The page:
How To Break Up With Your Phone

Air Date:
Heard On The Morning Show
People with smartphones
Adam Fagen (CC-BY-NC-SA)

What’s the first thing you reach for when you wake up and the last thing you touch before you go to bed? Your phone. We look into how communication devices are designed to manipulate our brain chemistry and how the time we spend on them affects our behavior. Plus, we give a plan to develop a healthy long-term relationship with your smartphone.

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  • How To Have A Healthier Relationship With Your Smartphone

    It’s the siren song of the 21st century: check your email, check Twitter, get on Facebook. Do it right now.

    Even if you don’t like calling it an addiction, constantly staring at smartphones is changing the way our brains work, according to health journalist Catherine Price. She’s the author of a new book called “How to Break Up With Your Smartphone: A 30 Day Plan to Take Back Your Life.” But she says breaking the habit isn’t as impossible a feat as people make it out to be.

    “It’s not about dumping your phone entirely,” Price said. “Think of it more like couples therapy.”

    It’s tough to study the exact, long-term effects of frequent smartphone use, mostly because they’re so new, Price said. Scientists have found, however, that the same brain chemicals released when people are addicted to a substance are released when people check their phones.

    The most prominent of those chemicals is dopamine. Dopamine indicates to the brain that something is important, new and requires attention. Smartphones are packed with features that trigger that kind of a response, Price said.

    “There are many features in the phones which are designed to either trigger the release of dopamine or make it very easy to stay on the phone,” Price said,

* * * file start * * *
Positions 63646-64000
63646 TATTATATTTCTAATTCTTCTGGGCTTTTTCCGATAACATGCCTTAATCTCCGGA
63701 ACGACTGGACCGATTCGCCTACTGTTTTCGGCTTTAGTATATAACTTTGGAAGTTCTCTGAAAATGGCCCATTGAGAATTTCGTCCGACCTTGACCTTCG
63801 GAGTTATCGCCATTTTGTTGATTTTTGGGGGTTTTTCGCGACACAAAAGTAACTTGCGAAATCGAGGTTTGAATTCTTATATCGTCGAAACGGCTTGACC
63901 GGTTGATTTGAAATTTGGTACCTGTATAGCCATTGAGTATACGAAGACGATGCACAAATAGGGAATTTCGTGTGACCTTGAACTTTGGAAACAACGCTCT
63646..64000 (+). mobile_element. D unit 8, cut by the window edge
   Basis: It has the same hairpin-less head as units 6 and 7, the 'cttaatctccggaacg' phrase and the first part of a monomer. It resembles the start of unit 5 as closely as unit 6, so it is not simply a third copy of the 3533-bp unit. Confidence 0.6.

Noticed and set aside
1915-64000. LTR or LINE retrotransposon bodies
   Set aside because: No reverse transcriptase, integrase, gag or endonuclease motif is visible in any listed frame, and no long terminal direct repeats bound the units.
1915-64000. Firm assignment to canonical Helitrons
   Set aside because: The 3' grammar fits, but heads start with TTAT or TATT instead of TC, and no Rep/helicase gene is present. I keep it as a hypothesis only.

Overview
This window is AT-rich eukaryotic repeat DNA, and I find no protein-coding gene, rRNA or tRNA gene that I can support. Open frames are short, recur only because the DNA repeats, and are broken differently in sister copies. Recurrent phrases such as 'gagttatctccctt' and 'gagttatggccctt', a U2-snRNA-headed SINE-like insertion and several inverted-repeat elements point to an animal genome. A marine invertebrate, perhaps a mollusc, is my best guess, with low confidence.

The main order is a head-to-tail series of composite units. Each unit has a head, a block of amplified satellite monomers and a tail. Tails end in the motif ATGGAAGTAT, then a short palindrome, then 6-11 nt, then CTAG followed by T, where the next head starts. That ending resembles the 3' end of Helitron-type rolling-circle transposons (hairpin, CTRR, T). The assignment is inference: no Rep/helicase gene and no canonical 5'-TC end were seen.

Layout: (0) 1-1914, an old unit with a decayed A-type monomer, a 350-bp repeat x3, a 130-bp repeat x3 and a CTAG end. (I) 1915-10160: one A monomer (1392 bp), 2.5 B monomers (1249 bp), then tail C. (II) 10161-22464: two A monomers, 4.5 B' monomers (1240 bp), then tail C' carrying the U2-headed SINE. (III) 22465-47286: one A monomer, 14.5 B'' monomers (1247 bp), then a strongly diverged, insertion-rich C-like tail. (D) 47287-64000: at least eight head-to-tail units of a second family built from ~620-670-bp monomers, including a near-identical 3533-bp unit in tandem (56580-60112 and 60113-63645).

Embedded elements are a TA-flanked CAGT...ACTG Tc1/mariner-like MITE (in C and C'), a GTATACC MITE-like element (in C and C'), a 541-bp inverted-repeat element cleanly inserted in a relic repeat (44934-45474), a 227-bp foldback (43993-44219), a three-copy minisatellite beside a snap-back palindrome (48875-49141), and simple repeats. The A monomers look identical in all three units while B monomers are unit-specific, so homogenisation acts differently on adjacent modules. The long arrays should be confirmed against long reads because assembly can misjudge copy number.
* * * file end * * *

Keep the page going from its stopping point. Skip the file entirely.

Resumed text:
Social media apps, for example, are deliberately designed to trigger that dopamine response. There’s no natural stopping place — like the end of a chapter or page of a web search — so the brain is continually producing dopamine. Users then associate their phones with that dopamine response, which makes them want to check it more.

    That’s part of the reason the average adult checks their phone between 50 and 300 times a day, researchers say.

    Price said the average amount of time adults spend staring at their smartphone is almost four hours a day, about a quarter of the time spent awake. That’s according to data from Moment, an app that lets users track how much time they actually spend on their phones. It doesn’t even include time spent talking on the phone, listening to music or podcasts, or any other time the screen is dark.

    Price said constantly being connected like that is changing the way our brains work. For example, distractions throughout the day interrupt the brain’s process for changing short term memories into long term ones, Price said. So even if the intent of your Tweet or Instagram is to capture the moment, it could actually be doing the exact opposite.

    “That’s just one of the ways being constantly on your phone, more specifically being constantly presented with little distractions that suck up any moment of downtime is affecting (our ability) to think deeply and create new memories,” Price said.

    But Price said there are some simple tricks that don’t require a life-long digital detox. An easy first step is downloading one of the many apps that let users see how much time they spend on their phones to get a sense of how much time they actually spend scrolling and posting.

    One concrete thing smartphone users can do to create a healthier relationship with their phones is delete social media apps from their phones and check the sites on web browsers instead. People should replace those apps with apps for activities they want to spend time on. Price said she has an app on her phone for meditation, and another for tuning her guitar — two activities she’s trying to make a more regular part of her life.

    “So the things on my homescreen are triggers for things that I actually want to be doing,” Price said.

    Overall, she recommended not thinking of kicking the smartphone habit like a diet or something people need to “stick to” or else they fail.

    Instead, people should shift their lifestyles to become more aware of how much time they spend on their phones and try to focus on activities and moments that are happening outside the device.

    “It’s not about spending less time on your phone but more time on your life,” Price said. “Restructuring your life and the way you use your phone so you are prioritizing things that bring you meaning and joy.”

Episode Credits

  • Kate Archer Kent Host
  • Nyajai Ellison Producer
  • Catherine Price Guest

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